The “law” half of this blog has been fairly quiet recently. My apologies; I’m not as good at splitting myself in two (or more) personalities as I ought to be! I’ve come across a couple of articles recently that I thought worth sharing, even without a full blog post on the topics.
What happens when a person dies alone, without close friends or relatives, and not under a doctor’s care? This NY Times story, The Lonely Death of George Bell, describes the detailed process undertaken by the NYC Public Administrator and its agents and investigators. Other cities and counties follow a similar process, though not always so thorough.
I’ve written before about houses where crimes occurred, and the obligations of a seller or real estate broker to disclose murders on the premises — “When Crime Taints a House,” and “Ghostly Tenants and the Duty to Disclose.” Now, there’s an app for that. (Hat tip to Seattle Mystery Bookshop.) “Died In House” tracks confirmed deaths by residential address, using obits, news accounts, and other searches. Many buyers want to know, and not just because they’re afraid of ghosts or because stigma can lower the price or make resale tricky. State laws on disclosure vary, and enforcement is difficult, so where there’s a gap, there’s an app.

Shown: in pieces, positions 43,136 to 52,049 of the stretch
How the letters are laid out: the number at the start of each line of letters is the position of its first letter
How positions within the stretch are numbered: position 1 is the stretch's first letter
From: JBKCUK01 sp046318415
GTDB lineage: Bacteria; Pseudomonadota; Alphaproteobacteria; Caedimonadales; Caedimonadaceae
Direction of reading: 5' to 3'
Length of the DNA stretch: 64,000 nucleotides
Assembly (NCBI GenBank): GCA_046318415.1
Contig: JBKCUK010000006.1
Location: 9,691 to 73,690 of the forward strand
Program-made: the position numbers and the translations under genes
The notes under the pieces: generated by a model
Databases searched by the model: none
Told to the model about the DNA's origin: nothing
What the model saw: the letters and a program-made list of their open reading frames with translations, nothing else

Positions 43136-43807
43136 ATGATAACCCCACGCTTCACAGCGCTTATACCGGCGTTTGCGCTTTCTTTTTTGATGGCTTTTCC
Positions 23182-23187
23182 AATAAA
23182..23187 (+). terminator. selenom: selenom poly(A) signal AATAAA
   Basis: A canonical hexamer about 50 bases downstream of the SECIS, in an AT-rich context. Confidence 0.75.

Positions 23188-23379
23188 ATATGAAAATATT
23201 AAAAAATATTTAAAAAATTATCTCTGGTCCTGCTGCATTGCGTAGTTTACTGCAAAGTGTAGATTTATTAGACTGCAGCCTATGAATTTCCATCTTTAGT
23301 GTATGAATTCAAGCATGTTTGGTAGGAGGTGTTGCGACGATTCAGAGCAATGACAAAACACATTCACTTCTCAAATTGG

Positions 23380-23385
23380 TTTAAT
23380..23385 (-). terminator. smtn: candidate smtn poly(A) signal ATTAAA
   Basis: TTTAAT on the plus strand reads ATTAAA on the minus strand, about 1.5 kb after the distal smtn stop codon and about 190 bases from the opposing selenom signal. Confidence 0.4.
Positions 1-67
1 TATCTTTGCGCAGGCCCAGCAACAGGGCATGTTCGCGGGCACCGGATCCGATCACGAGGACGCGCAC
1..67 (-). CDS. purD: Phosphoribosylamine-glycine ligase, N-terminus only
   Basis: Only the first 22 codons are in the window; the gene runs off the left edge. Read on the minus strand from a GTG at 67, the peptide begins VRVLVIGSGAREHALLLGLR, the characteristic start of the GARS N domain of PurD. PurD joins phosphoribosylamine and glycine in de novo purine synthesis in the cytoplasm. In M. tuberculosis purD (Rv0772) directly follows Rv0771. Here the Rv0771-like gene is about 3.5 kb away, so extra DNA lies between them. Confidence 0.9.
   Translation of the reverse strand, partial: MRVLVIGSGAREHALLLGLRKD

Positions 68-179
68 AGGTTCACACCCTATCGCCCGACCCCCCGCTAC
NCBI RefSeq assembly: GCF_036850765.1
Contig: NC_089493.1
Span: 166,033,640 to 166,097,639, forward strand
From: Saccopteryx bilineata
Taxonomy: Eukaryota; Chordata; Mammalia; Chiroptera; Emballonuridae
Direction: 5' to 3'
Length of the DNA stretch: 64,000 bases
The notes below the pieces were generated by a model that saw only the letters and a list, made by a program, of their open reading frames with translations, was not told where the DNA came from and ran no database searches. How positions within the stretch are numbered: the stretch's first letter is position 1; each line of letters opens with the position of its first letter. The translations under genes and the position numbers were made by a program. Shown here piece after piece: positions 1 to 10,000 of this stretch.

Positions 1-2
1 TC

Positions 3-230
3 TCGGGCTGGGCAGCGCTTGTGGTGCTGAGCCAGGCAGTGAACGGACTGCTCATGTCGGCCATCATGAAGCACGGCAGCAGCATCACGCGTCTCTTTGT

I’ve also written about girls in the justice system. The Washington State Bar blog presents an in-the-courts-and-trenches view about girl-focused reform.